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  • Writer's pictureJ.B. Manas

Book and Movie Genres: How Well Do They Line Up?

Cinema Motion Pictures book reading books and movies

Originally posted on June 23, 2018

I’ve eagerly watched and enjoyed many of the blockbuster films this year, including Infinity War, Solo, Jurassic World: Fallen Kingdom, and others. Still haven’t seen Deadpool 2 yet, but it’s on my list! I’ve also been watching Westworld and enjoying its complexity while I suffer the long wait till Game of Thrones returns in 2019 (and even longer wait for Winds of Winter).

It occurred to me as I examine book genre trends in the sci-fi and fantasy areas, that the popular trends in books vs. movies/tv tend to differ in subtle ways.

In film and TV, genre-blending stories are as popular as ever: e.g., superhero thrillers that span earth, space, and sea; blockbuster monster films (Skull Island, Jurassic World, etc.); technothrillers like Westworld, horror/sci-fi blends like Stranger Things, and so on.

In literature, at least in the sci-fi and fantasy world, sticking closely to a sub-genre and observing its tropes (while still aiming for a unique story) is the norm, with more defined borders around each sub-genre. Currently, space opera, urban fantasy, cyberpunk, and military sci-fi are all doing well.  It’s harder to gain visibility in a crowded genre like action-adventure, for example, unless it’s a killer concept or an already popular author. And if a story spans multiple genres, it’s even harder, because the bookstores don’t know where to place it (and readers aren’t quite sure what to expect). This is why publishers always have the same battle cry, “Give me the same, but different.”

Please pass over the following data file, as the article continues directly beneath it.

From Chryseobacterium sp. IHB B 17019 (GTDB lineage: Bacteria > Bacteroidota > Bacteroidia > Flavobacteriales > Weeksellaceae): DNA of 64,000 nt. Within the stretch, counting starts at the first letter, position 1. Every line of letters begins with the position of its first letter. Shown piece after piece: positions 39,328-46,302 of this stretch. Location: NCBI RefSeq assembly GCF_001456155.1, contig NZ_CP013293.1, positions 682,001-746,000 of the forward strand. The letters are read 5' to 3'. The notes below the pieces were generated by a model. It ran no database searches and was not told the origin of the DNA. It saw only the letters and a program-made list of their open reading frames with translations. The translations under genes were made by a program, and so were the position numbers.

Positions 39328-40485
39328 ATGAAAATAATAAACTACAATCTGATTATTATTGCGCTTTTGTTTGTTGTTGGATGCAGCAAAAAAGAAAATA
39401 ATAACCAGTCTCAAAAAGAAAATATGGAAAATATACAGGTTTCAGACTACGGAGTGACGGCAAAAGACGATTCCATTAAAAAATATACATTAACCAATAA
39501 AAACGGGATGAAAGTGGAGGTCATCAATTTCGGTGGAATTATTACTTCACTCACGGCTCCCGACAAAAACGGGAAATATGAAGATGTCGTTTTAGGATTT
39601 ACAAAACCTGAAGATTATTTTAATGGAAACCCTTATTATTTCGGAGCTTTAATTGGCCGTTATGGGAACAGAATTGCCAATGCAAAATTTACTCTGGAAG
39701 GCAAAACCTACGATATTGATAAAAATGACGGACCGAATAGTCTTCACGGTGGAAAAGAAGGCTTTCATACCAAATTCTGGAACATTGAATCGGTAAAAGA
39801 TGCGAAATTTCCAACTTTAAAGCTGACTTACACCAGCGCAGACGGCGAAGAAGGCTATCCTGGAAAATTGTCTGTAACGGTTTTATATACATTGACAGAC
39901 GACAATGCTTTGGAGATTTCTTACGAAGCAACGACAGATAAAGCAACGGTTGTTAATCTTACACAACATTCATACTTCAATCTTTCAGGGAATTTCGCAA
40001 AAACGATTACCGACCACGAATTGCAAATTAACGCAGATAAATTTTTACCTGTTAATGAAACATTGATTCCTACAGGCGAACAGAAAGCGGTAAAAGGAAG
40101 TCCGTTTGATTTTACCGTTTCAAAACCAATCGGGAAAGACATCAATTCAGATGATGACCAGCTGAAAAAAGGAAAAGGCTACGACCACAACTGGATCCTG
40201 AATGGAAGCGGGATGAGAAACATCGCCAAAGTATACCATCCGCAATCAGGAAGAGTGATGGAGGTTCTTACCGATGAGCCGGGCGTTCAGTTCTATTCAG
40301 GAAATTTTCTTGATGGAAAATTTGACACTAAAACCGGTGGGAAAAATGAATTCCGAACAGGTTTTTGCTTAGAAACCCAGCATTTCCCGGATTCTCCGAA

Psychological thrillers/mysteries are big in both film and literature, and in fact, many such novels are made into movies  (e.g., Gone Girl; Girl on a Train; Woman in the Window; The Marsh King’s Daughter; Girl with the Dragon Tattoo; just to name a few). Oddly enough, most books in this genre are traditionally published, while the sci-fi arena includes a good portion of indie books.

One thing is certain. A story with great characters, a compelling premise, and a killer logline will have a much better chance of finding an audience in any arena. In the book world, if it’s an easily identifiable sub-genre, all the better.

As a writer, these are the things I tend to ponder as I plan a new book series. Either way, for me, the story comes first. If it doesn’t appeal to me or offer a set of characters I want to spend a lot of time with, it doesn’t matter what genre it is. But more on that later!


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